Sunday, April 18, 2010

Still Life Painting Demonstration:

(Update 1/18/12) For a French translation of this post please click here for a downloadable PDF file:

Back in March I hosted a two week "Still Life Painting Workshop" out of my studio. The following images are from the demonstration piece I worked on throughout the workshop. It was not fully finished by the end of the workshop and so I completed it afterwards. I estimate that it took about 58 hours in total time from beginning to end. Yes all that time for a small 9" x 12" painting.

Previous to this image I did a careful linear drawing on paper. In this first image the drawing has been transferred (using an oil transfer) to an oil primed stretched linen (which was previously toned). After the transfer dried I did a raw umber "wash-in" to quickly get a sense of the form and structure. It is keyed much lighter than what the final values will be.

The completed wash in. I also used white to lighten some areas slightly.

This image shows the start of my √©bauche or first block-in with color. This is still an under-painting and will all be repainted. As with the wash in it is still keyed slightly lighter than what the final values will be. It can be thought of as a rough draft—the content has been stated but still needs proof reading.

In this image some of the painting has received a final pass (the proof reading). I carefully rendered each object, form by form, finishing as I went.

And of course the final painting. Thanks for taking a look!


  1. Abosolutely outstanding! I appreciate you sharing your process with us. Would love to have seen it in person. Maybe one day I will be able to attend a session!

  2. Morning Doug,
    Let me be among the first to remark on your new piece. As usual your work sets the bar to a high standard for all of us, your students in particular, to aspire to. A beautifully finished work.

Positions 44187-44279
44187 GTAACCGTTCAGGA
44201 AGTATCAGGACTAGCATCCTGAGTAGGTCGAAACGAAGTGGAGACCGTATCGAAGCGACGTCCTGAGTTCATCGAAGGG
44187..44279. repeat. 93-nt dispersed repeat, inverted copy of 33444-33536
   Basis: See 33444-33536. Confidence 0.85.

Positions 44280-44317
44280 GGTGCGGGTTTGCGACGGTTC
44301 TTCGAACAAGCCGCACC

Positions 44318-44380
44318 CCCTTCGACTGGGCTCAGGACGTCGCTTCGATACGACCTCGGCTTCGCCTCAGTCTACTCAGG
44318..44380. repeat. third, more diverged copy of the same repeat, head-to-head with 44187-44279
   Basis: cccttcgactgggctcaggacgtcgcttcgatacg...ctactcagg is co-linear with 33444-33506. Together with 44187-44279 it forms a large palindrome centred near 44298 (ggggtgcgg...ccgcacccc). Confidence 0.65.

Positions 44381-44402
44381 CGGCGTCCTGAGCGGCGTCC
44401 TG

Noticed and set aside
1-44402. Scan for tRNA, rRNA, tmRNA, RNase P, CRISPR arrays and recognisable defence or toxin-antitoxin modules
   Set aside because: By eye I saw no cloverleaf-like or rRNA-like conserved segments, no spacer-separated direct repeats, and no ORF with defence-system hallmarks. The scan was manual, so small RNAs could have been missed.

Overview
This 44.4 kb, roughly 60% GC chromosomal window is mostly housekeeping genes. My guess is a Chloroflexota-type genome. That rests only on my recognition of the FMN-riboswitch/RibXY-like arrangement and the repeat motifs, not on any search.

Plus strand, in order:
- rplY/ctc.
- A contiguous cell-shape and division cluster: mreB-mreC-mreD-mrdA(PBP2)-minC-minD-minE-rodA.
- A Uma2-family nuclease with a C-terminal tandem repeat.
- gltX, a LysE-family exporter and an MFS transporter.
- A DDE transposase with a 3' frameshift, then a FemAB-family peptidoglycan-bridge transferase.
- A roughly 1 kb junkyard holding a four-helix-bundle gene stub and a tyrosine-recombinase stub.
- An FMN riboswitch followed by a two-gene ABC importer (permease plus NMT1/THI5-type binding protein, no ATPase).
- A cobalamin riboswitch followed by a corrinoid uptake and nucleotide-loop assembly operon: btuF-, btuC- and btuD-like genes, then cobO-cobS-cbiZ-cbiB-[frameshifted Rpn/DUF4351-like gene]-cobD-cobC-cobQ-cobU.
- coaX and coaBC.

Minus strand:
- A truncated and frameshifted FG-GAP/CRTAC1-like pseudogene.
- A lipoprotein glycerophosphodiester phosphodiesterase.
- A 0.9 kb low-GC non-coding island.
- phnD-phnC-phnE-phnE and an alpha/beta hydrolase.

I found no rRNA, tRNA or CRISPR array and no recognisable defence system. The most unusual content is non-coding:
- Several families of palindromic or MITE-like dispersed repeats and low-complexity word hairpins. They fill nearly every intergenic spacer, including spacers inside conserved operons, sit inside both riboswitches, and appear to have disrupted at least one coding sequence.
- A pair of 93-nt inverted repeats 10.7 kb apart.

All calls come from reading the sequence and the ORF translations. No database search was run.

Onward and upward ~ Charley Morgan

  3. It is beautifully executed. I love it's simplicity. I am truly inspired.


  4. Beautiful painting Doug. I can now start to imagine the focus and commitment each painting must take. Your methods certainly yield fantastic results!

  5. Thank you everyone for your comments!

  6. it is great to see how much time you put into the drawing before you start to paint. i have recently added this way preparation to my work. i was taught to draw with the brush but always found myself fixing shapes over and over again. i like now breaking up the stages as you have show. i had one question, when you are making your finishing pass over things are you repainting the whole section? or are you darkening and lightening little things around the whole?

  7. Hi Brian,
    When I am working on the finishing pass I am completely repainting the whole section. For me this seems to work best. Thanks for the comment.

  8. Doug, I looking again at this post and I must say that is a beautiful painting and a beautiful process. Every step has is own beauty.

    May I ask you a question about the progression?
    Between the wash in in raw umber, that seems very diluted, and the color ebauche, you change the transparency of the painting? In other words, should be right to say that the color ebauche is more opaque than the wash in, but more transparent than the final pass?

    Well, thanks again for share this kind of work and process!